Here's the latest cover of "Business Week". This is wild. It portrays Obama as too cool for crisis management -- which made me want to know more about the president's attitude toward this.
You know, there's this cliche we have seen time and time again whenever some story dominates the headlines and doesn't seem to dominate the president's time. It goes like this. Is blank Obama's Katrina? The answer is always no. But the question keeps getting asked most recently with Ebola.
So, let's hear from the rarest of men, a man who can speak to both the media's language and the president's language on these things, Jay Carney. He's the former White House press secretary and now a political analyst here at CNN.
Jay, tThanks for being here.
JAY CARNEY, FORMER WHITE HOUSE PRESS SECRETARY: Brian, thanks for having me. STELTER: Is it true the president doesn't watch any cable news?
CARNEY: It is true, which doesn't mean that he doesn't get news, in a real time basis. He does. He's a voracious consumer of the printed word, even the electronic printed word, and but he doesn't -- he doesn't watch cable news. I have spent, you know, countless hours with him on Air Force One, especially, in the conference room where we always had the TV on, and it was never in any of the trips I ever took with him, tuned in to cable news.
And I think --
STELTER: CNN, FOX, MSNBC --
CARNEY: Not that.
STELTER: I want to get back to that, but what are the print outlets? What are the Web outlets? Real quickly.
CARNEY: He reads "The New York Times," "The Wall Street Journal", "Washington Post," probably "Politico", and some TV -- some of the things he would cross his iPad would include news from CNN or MSNBC Web sites and things like that. And he reads blogs --
STELTER: You didn't mention FOX News' Web site there.
CARNEY: Well, I mean, he's aware of what's out there. I don't think it would be accurate to say by not watching cable news, he's not aware of what the political fight of the day is. But he does maintain, I think, a healthy distance from it.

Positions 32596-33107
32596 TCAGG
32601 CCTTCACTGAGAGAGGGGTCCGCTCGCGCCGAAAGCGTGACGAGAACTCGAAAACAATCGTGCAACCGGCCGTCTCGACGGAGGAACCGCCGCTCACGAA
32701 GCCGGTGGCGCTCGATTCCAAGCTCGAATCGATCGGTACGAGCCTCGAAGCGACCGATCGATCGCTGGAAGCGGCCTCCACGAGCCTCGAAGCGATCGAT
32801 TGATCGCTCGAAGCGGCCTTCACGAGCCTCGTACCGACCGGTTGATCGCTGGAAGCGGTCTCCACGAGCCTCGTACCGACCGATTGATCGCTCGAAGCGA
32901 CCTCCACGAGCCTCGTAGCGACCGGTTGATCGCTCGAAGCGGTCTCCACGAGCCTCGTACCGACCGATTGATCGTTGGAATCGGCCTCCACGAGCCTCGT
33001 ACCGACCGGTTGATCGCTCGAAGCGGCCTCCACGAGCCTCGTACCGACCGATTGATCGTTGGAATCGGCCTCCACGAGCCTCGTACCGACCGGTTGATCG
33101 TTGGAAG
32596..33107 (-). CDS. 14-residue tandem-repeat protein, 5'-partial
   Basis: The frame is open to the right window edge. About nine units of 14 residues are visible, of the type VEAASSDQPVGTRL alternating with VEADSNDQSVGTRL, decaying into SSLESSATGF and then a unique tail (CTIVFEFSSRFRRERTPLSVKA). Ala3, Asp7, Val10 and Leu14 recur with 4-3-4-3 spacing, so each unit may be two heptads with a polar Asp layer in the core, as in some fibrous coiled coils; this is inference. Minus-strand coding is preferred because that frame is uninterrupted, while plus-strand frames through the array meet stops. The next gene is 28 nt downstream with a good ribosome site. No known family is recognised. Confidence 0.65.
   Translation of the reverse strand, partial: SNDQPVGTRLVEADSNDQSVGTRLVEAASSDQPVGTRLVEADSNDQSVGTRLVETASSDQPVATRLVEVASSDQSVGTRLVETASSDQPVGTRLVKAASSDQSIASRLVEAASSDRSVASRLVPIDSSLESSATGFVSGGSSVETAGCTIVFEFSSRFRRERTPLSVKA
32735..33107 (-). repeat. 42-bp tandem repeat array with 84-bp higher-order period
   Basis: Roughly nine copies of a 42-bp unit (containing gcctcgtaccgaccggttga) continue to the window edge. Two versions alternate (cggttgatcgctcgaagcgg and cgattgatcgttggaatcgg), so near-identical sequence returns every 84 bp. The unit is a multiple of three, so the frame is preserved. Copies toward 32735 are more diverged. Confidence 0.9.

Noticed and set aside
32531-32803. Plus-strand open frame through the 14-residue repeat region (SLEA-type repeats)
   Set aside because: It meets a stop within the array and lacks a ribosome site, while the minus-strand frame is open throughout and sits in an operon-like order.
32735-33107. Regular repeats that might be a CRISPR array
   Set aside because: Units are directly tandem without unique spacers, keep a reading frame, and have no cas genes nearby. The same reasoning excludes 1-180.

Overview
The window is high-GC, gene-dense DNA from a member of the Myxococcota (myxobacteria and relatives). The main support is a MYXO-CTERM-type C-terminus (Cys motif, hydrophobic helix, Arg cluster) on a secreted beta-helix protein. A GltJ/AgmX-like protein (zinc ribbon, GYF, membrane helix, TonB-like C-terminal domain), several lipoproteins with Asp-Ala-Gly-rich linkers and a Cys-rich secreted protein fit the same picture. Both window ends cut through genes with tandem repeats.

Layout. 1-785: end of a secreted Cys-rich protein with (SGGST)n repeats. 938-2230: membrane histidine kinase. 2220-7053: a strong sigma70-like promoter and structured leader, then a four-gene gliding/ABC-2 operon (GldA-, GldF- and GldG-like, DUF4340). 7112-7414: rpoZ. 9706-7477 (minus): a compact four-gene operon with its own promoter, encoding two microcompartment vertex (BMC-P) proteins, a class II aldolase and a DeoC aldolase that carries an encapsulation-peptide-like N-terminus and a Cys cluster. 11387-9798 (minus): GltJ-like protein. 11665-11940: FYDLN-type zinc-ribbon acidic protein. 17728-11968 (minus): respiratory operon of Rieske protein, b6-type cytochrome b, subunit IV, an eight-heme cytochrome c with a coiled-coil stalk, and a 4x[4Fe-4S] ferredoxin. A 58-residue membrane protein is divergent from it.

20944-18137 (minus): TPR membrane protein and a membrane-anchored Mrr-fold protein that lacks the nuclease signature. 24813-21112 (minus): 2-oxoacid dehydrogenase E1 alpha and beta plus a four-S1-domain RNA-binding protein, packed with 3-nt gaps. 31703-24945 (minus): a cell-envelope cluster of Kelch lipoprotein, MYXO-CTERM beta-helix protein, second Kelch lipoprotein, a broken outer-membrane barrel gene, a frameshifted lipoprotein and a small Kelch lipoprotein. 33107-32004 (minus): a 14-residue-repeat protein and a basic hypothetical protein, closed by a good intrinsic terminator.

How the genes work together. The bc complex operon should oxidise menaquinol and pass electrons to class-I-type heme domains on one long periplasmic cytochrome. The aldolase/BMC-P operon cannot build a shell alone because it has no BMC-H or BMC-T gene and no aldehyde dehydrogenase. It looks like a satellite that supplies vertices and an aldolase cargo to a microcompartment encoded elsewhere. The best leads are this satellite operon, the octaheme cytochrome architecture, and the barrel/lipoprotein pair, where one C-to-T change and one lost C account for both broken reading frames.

STELTER: I wonder if there's some contempt, then, for this medium?
CARNEY: I think every president that I have known -- covered as a reporter and now worked for -- has a textured at best relationship with the media, especially the Washington press that tends to focus and fixate on the sensational story of the day and sometimes at the expense of kind of looking more long-term.
And this president, look, he has strengthens and weaknesses like anybody else. He is -- that cover you pointed to --
STELTER: Yes, you think there's a grain of truth to the cover?
CARNEY: Well, in a sense that he doesn't get -- he doesn't hyperventilate about political crises of the moment. He takes the long view. He is very cool tempered and, you know, would often caution us not to get wrapped up in whatever the fight of the moment is.
Now, I think that's a strength, but also, it can also sometimes mean you're going to lose the fight of the moment in the media and in public opinion -- (CROSSTALK)
STELTER: It's arguably the reason he got elected in the first place and then maybe hurts him now. I mean, the issue about not getting too wrapped up in the story, the crisis of the moment really intrigues me because it's a diversion from what the press might be focusing on.
STELTER: It makes it appear that the press's priorities are not his priorities, and then we have days and days of coverage basically bashing him on channels like FOX.
CARNEY: Sure. Look, I think that it's hard to find the sort of perfect balance because you don't want, and I don't think any of us should want as citizens, a White House that governs by cable news or governs by Twitter. I think that would be very counterproductive for a long-term --
STELTER: Governing by cable news. That's an interesting phrase.
CARNEY: In a sense that you're always reacting to the news sensation of the day is, and that's especially dangerous because the fires burn brighter than ever now because of the immediacy of social media and the immediacy cable news, but they burn out more quickly.
That isn't to say that stories don't matter and are important. ISIS is a big story, and it's enduring and it matters and it's a national security issue.
Ebola is a big and important story. I think there has been sensationalism when it comes to what Ebola means for the United States. Internally, I think that the media has probably overplayed that story. But it's major --